Before the High Court the stand of the appellant was that the order of the
Trial Court was not sustainable as the court while decreeing the suit for
specific performance had directed the defendants-respondents to execute the
sale deed within two months from the date of decree and since they failed to do
so the plaintiff was entitled to have the sale deed executed through the court.
According to him, there was no specific direction given to the plaintiff to
deposit the balance share consideration within stipulated period and,
therefore, the Trial Court was not justified in rescinding the contract on
account of non-deposit of the balance sale price by the plaintiff. It was also
contended that several imposters were set up which disentitled the applicant
from any relief. The High Court found that para 6 of the judgment of the Trial
Court as quoted above, clearly indicated that the defendants had been directed
to execute the sale deed within two months from the date of the decree on
payment of the balance sale price of Rs.1,30,000/-. The same was, therefore, a
condition precedent for execution of the sale deed. It was implicit in the
direction that the plaintiff was required to deposit the balance consideration
within a period in the first instance and it was only then defendants were
required to execute the sale deed. Since the plaintiff did not deposit the
balance amount, the order of court below was perfectly in order. Revision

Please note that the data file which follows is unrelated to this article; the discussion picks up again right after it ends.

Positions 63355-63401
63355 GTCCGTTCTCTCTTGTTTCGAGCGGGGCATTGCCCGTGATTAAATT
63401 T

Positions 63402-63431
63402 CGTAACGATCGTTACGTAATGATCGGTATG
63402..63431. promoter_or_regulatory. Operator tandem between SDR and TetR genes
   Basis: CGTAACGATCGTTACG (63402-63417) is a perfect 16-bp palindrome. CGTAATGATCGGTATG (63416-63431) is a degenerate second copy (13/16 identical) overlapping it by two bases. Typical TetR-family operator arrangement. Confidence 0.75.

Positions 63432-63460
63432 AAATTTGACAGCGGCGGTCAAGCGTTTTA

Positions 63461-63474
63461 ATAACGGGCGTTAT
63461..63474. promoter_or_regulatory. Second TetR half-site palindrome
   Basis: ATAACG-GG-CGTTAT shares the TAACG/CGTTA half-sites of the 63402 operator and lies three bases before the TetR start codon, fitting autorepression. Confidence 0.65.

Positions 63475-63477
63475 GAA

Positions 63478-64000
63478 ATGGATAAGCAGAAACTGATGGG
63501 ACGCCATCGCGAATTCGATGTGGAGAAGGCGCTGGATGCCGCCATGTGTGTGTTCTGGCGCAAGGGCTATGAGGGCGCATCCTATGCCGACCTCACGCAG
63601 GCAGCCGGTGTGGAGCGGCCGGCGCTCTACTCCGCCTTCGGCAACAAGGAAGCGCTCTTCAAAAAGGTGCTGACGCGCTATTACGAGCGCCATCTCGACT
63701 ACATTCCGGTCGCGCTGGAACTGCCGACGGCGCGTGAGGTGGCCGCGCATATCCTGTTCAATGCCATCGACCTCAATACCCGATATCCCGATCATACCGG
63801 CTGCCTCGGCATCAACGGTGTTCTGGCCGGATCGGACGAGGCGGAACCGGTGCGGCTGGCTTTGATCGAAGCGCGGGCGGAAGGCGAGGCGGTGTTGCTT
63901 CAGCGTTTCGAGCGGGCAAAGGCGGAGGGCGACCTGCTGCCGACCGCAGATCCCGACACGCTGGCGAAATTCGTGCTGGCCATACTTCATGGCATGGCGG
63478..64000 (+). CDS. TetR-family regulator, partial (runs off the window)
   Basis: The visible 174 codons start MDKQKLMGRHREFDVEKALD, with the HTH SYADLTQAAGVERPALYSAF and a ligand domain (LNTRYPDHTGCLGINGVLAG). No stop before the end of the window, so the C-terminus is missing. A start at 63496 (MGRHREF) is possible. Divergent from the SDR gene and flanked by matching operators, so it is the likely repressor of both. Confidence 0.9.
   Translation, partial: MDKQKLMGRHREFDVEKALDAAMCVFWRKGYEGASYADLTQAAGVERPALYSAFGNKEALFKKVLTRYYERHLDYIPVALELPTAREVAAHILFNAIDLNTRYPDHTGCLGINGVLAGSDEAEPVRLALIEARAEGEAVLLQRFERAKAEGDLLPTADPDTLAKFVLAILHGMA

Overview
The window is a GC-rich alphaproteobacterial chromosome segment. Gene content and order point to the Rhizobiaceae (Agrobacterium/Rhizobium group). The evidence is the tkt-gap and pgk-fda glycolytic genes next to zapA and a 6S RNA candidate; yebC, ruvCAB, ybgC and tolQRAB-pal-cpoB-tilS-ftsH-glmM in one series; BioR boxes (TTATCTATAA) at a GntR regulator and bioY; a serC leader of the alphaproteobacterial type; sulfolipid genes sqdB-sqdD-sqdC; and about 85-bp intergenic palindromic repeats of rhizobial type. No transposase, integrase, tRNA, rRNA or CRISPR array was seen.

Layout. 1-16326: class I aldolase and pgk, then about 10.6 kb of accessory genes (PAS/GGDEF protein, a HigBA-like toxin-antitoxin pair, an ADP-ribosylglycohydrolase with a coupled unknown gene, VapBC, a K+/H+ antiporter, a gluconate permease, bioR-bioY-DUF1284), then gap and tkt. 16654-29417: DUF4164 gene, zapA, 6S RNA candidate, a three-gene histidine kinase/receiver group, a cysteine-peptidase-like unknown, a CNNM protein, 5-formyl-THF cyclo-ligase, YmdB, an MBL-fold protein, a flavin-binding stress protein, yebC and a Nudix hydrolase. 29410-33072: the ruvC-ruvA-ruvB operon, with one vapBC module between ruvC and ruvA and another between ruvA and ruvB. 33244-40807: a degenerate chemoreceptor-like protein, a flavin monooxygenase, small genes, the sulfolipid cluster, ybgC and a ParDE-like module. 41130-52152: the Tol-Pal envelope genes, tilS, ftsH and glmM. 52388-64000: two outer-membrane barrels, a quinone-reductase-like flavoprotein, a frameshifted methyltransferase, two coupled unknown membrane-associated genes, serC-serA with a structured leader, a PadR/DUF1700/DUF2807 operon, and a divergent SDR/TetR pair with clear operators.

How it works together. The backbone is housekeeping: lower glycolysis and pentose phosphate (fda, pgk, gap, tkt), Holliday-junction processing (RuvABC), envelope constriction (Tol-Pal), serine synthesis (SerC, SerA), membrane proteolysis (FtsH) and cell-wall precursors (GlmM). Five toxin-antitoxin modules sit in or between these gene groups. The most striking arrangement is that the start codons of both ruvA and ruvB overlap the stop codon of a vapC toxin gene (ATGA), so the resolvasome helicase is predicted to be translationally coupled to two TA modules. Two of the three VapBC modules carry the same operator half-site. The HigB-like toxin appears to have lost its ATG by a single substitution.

petition was accordingly dismissed.
In support of the appeal, learned counsel for the appellant submitted that
the scope and ambit of Section 28 of the Act has been examined in various
There was scope for extension of time and mere non deposit did not deprive
the appellant from getting any relief. There was no unreasonable delay in
making the request for extension of time to make deposit. Strong reliance was
placed on the decision in Kumar Dhirendra Mullick and Ors. v. Tivoli Park
Apartments (P) Ltd. (2005 (9) SCC 262).
In response, learned counsel for the respondents submitted that execution of
sale deed was to be done only after the payment or deposit in court. The
conduct of the decree-holder in not depositing is full of mala fides. He has
not deposited the amount for long 6 years i.e. between the disposal of the
execution proceedings/rescission application. The court had interpreted the
decree to mean that the deposit was condition precedent. There was no specific
prayer for deposit or for extension of time. The factual position is entirely
different from Kumar Dhirendra's case (supra). In that case there was repeated
assurance of payment but in the present case there is no such assurance.
Section 28 of the Act reads as follows:
28. Rescission in certain circumstances of contracts for the sale or lease
of immovable property, the specific performance of which has been decreed.--(1)
Where in any suit a decree for specific performance of a contract for the sale
or lease of immovable property has been made and the purchaser or lessee does
not, within the period allowed by the decree or such further period as the
court may allow, pay the purchase money or other sum which the court has ordered
him to pay, the vendor or lessor may apply in the same suit in which the decree
is made, to have the contract rescinded and on such application the court may,
by order, rescind the contract either so far as regards the party in default or
altogether, as the justice of the case may require.
(2) Where a contract is rescinded under sub-section (1), the court-- (a)
shall direct the purchaser or the lessee, if he has obtained possession of the
property under the contract, to restore such possession to the vendor or